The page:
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If and When Does the Coronavirus Constitute a Force Majeure Event Under Swedish Law? 

by Elin Broden

Published: March, 2020

Submission: March, 2020

 



That the coronavirus,[1] apart from its direct consequences to human health, also has major consequences for our society is something that most people would agree on. It is, however, too early to predict the extent of the consequences and there is currently a great deal of uncertainty. From a legal standpoint, the coronavirus will have indirect and direct consequences. For example, in case of delivery problems or delays caused by the coronavirus, can force majeure be invoked?


The meaning of force majeure and the restrictive interpretation


In Sweden, a force majeure event is generally defined as an unforeseeable extraordinary event that occurs due to an inevitable external force.


A force majeure provision in a contract is usually interpreted restrictively and narrowly. Historically, natural disasters, such as the tsunami in Fukushima, are viewed as force majeure events.


Force majeure provisions usually contain an exemplification of what situations constitute a force majeure event. If any of these events transpire, the clause becomes applicable and force majeure may be relied upon as a basis for non-liability.


If force majeure is applicable, the invoking party may be relieved of liability for breach of contract. For example, deliveries may be postponed or the party in question may be completely exempted from its undertakings, in part or in full. Furthermore, contracts may in some cases be terminated if a force majeure event extends for an extended and unforeseeable period of time. For how long such an event must last before the force majeure event constitutes grounds for termination is usually regulated in the contract.


Statutory law and examples


In Sweden, force majeure is not regulated in statutory law. The question of whether force majeure is a general principle of contract law or not has long been debated in the Swedish legal literature. In short, the debate has focused on whether the principle in the Swedish Sales of Goods Act (Sw. Köplagen) that a party may be excused for non-performance if unforeseeable events outside the party’s control are at hand[2] should be applicable more broadly to all contracts and whether the principle may be applied by analogy. There is a great deal of legal uncertainty on the matter, but the principle could potentially be applied by analogy.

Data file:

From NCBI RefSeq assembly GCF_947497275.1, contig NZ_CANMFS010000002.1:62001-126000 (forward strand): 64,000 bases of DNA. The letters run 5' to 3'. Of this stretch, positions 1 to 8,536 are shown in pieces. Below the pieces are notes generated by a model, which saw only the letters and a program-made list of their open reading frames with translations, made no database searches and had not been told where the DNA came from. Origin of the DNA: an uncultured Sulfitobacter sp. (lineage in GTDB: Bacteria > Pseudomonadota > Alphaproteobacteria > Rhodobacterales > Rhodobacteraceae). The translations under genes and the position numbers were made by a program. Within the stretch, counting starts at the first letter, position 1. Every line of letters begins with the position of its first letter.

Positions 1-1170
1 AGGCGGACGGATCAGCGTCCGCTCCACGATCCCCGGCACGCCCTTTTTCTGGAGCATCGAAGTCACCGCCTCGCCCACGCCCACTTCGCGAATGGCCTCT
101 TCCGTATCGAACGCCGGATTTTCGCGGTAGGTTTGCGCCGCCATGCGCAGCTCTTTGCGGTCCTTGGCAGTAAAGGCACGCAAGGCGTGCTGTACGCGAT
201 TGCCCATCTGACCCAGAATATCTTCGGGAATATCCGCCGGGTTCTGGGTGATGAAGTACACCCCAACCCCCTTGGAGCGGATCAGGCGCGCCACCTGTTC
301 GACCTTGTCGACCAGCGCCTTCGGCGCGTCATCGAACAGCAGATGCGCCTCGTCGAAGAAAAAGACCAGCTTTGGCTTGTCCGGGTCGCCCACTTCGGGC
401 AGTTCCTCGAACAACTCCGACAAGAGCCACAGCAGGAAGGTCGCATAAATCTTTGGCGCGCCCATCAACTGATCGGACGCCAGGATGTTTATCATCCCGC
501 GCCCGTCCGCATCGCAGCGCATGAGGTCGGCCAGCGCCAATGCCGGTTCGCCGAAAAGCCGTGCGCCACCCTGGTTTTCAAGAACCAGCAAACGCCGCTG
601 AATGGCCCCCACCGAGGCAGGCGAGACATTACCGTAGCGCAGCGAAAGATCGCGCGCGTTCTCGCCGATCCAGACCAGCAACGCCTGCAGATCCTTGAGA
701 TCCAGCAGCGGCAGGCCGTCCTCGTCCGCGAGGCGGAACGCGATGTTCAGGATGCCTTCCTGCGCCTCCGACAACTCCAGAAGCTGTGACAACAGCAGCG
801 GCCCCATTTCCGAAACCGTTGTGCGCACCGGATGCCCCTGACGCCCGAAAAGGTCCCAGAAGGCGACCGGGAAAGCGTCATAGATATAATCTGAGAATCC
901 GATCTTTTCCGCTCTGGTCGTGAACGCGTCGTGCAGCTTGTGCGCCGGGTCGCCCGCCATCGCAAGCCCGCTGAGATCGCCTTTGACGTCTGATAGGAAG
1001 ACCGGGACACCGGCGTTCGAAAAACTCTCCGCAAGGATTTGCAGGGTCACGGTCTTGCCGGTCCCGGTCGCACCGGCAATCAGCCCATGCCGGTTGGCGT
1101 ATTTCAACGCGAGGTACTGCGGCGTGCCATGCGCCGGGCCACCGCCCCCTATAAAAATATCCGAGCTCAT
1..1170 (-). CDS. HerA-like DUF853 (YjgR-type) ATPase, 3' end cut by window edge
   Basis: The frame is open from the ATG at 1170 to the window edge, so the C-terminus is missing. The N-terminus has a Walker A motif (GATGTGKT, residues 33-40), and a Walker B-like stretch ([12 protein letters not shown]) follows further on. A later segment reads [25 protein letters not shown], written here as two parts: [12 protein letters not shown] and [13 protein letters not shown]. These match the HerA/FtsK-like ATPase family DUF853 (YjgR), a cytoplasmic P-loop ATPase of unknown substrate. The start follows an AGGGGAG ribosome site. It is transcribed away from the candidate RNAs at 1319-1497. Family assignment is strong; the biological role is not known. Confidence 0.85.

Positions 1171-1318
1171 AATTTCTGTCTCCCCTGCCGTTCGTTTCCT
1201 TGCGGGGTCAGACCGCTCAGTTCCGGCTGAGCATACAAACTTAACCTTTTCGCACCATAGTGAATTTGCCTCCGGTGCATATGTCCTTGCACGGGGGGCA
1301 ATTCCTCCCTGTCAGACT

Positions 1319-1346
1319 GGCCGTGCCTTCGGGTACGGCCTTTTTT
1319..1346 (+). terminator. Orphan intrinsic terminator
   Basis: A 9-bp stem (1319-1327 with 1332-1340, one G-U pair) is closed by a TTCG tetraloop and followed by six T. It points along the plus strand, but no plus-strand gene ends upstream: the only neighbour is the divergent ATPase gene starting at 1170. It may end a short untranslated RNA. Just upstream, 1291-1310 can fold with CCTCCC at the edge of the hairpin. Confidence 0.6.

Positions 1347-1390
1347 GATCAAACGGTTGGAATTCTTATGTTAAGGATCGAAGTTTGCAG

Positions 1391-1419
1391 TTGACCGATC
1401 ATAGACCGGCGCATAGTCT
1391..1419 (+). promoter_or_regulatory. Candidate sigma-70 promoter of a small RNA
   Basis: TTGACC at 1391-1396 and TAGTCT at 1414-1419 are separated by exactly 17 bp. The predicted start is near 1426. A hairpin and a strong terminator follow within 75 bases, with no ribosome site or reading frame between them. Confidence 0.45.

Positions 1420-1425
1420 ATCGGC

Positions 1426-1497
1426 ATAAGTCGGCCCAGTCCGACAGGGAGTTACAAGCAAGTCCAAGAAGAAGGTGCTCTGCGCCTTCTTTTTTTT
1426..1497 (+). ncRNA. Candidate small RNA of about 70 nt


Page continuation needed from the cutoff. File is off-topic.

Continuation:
Under the principle that a party may be excused for non-performance if unforeseeable events outside the party’s control are at hand, a party is not liable for a failure to perform any of its obligations if the party proves that the failure was due to an impediment beyond its control and that the party could not reasonably be expected to have taken the impediment into account at the time of the conclusion of the contract or to have avoided or overcome it, or its consequences.


For example, a country’s public authorities could order factories in certain areas to close. This would most likely would constitute force majeure event if it grinds production to a halt. However, in a situation where a subcontractor in unable to deliver, or where a key employee becomes ill, it is less certain whether such an event would constitute force majeure because such circumstances would be considered to be within the supplier’s sphere of control.


The applicability of force majeure due to the coronavirus – with or without contract regulation


Whether the coronavirus qualifies as a force majeure event will ultimately depend on the exact causal link between the coronavirus and the delivery problem/delay. This means that whether a force majeure provision is applicable or not will as a main rule be determined on the basis of the agreement between the parties. What is regarded as force majeure is thus not carved in stone but can change from case to case and from agreement to agreement - in other words, the deciding factor is the wording of your contract.